EDN is a gas used to kill common pests found in wood. The active ingredient of EDN, ethanedinitrile, has not been previously assessed by the EPA.
The decision-making committee:
- approved EDN on the basis that its benefits are significant, and adverse effects are negligible with the appropriate control measures
- accepted the evidence that EDN is the most viable replacement for methyl bromide for treating timber and logs
- also acknowledged the concerns of Māori and the wider public regarding the health and environmental effects of EDN.
Controls for EDN
Controls are set to manage the risks of EDN under the HSNO Act and the Health and Safety at Work Act 2015.
There is a maximum application rate
The maximum application rate is 120 g of EDN/m³.
Use is restricted
EDN is restricted to fumigating export logs or timber under a sheet or in a shipping container. Using EDN in a ship’s hold is not allowed.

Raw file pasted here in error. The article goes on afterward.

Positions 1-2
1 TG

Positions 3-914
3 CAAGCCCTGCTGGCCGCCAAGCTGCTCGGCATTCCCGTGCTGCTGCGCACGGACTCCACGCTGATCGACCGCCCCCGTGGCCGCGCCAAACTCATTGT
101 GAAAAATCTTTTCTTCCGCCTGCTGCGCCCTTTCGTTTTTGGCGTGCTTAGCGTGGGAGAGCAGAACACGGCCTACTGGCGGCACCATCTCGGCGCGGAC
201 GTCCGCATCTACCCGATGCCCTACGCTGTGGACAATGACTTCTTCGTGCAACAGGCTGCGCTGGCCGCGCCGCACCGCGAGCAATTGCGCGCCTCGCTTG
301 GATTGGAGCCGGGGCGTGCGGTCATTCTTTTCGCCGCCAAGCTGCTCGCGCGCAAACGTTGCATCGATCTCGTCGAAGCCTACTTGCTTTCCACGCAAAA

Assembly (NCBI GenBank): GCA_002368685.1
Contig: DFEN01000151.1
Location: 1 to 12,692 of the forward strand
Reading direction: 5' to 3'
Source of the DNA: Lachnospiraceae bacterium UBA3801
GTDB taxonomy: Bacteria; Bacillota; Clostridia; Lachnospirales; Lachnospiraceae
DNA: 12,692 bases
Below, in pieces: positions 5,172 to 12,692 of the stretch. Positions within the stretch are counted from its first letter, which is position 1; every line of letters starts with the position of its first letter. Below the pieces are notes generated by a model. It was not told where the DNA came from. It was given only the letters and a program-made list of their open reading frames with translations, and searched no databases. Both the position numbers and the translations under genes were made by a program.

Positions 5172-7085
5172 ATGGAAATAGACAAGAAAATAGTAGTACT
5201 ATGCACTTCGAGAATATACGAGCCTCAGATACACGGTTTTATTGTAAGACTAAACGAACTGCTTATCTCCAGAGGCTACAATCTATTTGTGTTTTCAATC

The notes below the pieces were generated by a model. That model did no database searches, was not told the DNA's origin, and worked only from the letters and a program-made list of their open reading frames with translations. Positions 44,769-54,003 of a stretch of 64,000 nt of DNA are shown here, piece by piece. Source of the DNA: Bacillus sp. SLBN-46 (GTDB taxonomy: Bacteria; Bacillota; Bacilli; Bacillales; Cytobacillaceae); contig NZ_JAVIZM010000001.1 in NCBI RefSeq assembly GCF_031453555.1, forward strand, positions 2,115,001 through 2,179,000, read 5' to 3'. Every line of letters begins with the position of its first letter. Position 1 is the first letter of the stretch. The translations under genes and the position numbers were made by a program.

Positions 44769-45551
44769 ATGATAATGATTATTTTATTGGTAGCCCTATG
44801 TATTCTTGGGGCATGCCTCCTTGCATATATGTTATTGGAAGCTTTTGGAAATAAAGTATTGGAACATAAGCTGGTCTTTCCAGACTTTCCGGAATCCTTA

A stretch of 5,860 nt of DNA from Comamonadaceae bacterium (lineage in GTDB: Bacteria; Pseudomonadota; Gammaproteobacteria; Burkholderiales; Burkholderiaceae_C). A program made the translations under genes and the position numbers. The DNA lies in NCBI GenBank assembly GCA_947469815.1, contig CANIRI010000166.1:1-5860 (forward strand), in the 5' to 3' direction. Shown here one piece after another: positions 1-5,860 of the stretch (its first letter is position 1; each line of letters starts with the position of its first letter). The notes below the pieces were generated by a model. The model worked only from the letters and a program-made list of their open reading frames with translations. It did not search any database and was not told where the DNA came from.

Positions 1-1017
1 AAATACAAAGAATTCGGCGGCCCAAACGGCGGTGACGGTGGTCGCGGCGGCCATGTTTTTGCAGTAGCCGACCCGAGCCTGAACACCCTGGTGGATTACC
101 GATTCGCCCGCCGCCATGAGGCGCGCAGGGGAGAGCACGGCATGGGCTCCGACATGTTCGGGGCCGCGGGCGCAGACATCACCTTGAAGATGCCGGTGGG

Average wind speed must be at least two metres per second (2 m/s) in the 10 minutes before ventilation takes place.
Tolerable exposure limit
The tolerable exposure limit for ethanedinitrile has been set at 0.034 ppm (as a 24-hour average).
Notification and reporting
Controls under the HSNO Act require that:
- relevant local authorities are notified of intended fumigations
- relevant local authorities are notified as soon as practicable and within 24 hours if the tolerable exposure limit is exceeded
- a copy of the annual report of fumigation activities (required by WorkSafe) is provided to the EPA.
Controls under the Health and Safety at Work Act are covered by WorkSafe Safe Work Instruments:
- Health and Safety at Work (Hazardous Substances—Requirements for Specified Fumigants) Amendment Safe Work Instrument 2022 – WorkSafe website
- Health and Safety at Work (General Risk and Workplace Management—Exposure and Health Monitoring Requirements for Ethanedinitrile) Safe Work Instrument 2022 – WorkSafe website.
New Zealand EPA, 27-07-22